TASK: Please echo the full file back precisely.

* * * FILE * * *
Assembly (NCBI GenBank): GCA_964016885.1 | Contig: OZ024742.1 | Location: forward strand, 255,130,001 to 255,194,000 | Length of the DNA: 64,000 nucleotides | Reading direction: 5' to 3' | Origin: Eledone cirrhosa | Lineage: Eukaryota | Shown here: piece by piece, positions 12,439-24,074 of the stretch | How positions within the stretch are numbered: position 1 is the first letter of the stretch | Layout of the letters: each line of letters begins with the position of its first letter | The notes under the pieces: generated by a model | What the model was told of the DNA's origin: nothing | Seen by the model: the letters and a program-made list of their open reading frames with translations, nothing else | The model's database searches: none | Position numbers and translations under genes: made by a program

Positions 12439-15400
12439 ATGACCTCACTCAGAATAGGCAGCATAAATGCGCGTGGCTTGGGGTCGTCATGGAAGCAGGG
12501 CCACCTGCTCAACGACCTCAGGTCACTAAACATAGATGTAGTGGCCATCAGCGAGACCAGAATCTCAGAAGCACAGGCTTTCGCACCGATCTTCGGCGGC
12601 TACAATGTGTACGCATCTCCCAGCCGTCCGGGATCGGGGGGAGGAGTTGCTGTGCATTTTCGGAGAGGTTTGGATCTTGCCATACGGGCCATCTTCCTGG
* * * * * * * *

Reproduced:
Assembly (NCBI GenBank): GCA_964016885.1 | Contig: OZ024742.1 | Location: forward strand, 255,130,001 to 255,194,000 | Length of the DNA: 64,000 nucleotides | Reading direction: 5' to 3' | Origin: Eledone cirrhosa | Lineage: Eukaryota | Shown here: piece by piece, positions 12,439-24,074 of the stretch | How positions within the stretch are numbered: position 1 is the first letter of the stretch | Layout of the letters: each line of letters begins with the position of its first letter | The notes under the pieces: generated by a model | What the model was told of the DNA's origin: nothing | Seen by the model: the letters and a program-made list of their open reading frames with translations, nothing else | The model's database searches: none | Position numbers and translations under genes: made by a program

Positions 12439-15400
12439 ATGACCTCACTCAGAATAGGCAGCATAAATGCGCGTGGCTTGGGGTCGTCATGGAAGCAGGG
12501 CCACCTGCTCAACGACCTCAGGTCACTAAACATAGATGTAGTGGCCATCAGCGAGACCAGAATCTCAGAAGCACAGGCTTTCGCACCGATCTTCGGCGGC
12601 TACAATGTGTACGCATCTCCCAGCCGTCCGGGATCGGGGGGAGGAGTTGCTGTGCATTTTCGGAGAGGTTTGGATCTTGCCATACGGGCCATCTTCCTGG